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Bill being drafted to ban use of no-knock search warrants in Kentucky

Published: Jul. 9, 2020 at 12:21 PM EDT
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FRANKFORT, Ky. (WKYT) - Kentucky Senate President Robert Stivers held a news conference Thursday.

LIVE: Ky. Senate President Robert Stivers holding news conference

LIVE: Ky. Senate President Robert Stivers holding news conference about potential bill addressing no-knock warrants. More>>https://bit.ly/2Cp6ntt

Posted by WKYT on Thursday, July 9, 2020

Stivers announced a bill is being drafted for the upcoming regular session that would ban the use of no-knock search warrants in Kentucky.

The issue has gained nationwide attention after Breonna Taylor died at the hands of three Louisville police officers. They were executing a no-knock warrant related to a drug investigation.

After talking with members of law enforcement, Stivers says the practice should be banned.

Louisville has already banned the use of the warrants and Lexington Mayor Linda Gorton put a moratorium on them.

“There is no place in law enforcement for a no-knock search warrant,” Stivers said. “That is not a good police tactic. It’s unsafe for the people there. It devalues people’s right to privacy in the sanctity of your home and it also puts the police officers at risk.”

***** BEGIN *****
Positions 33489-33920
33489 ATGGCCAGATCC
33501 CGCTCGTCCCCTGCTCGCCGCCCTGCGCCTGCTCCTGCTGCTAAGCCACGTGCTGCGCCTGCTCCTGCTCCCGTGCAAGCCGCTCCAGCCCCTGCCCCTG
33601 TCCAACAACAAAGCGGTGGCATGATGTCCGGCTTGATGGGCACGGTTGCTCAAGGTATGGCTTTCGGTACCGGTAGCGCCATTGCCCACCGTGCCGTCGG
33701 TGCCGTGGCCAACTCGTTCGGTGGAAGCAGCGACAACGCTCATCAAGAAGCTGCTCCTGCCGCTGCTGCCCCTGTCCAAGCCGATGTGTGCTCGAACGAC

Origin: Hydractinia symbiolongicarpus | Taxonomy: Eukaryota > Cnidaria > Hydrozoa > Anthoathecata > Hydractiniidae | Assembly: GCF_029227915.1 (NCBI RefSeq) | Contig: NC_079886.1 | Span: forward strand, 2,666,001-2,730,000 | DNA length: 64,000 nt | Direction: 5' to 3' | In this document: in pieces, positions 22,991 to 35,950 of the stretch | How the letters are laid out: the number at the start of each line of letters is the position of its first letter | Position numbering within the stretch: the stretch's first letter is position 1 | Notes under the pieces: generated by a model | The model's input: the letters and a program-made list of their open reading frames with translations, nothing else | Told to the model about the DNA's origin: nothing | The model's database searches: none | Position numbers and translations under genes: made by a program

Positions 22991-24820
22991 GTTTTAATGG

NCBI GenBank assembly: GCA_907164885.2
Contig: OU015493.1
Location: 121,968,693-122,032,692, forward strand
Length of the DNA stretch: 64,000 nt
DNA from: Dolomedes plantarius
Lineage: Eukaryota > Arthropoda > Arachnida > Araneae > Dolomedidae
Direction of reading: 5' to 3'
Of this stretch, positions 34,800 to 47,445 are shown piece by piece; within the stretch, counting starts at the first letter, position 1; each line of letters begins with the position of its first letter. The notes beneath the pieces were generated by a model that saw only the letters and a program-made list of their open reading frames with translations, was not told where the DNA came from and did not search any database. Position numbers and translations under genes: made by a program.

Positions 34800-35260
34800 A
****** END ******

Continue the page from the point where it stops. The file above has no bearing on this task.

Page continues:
However, the bill does allow officers to execute a search warrant during an arrest. It requires police supervisors and a judge to approve the warrant beforehand. It also mandates that a special tactical unit execute the warrant if doing so is likely to cause harm.

Officers who violate the bill’s parameters could lose qualified immunity and even their law enforcement certification.

Stivers says he’s met with lawmakers on both sides of the aisle and believes the bill has overwhelming support.

“History will not be kind to us if we do not take advantage of this opportunity to do that which is right,” said Sen. Gerald Neal.

Lawmakers behind this bill say this is only the beginning. They tell us there’s a lot more work to be done than simply banning no-knock warrants.

Lawmakers say other issues to address include officer training, transparent reporting, and de-escalation tactics.

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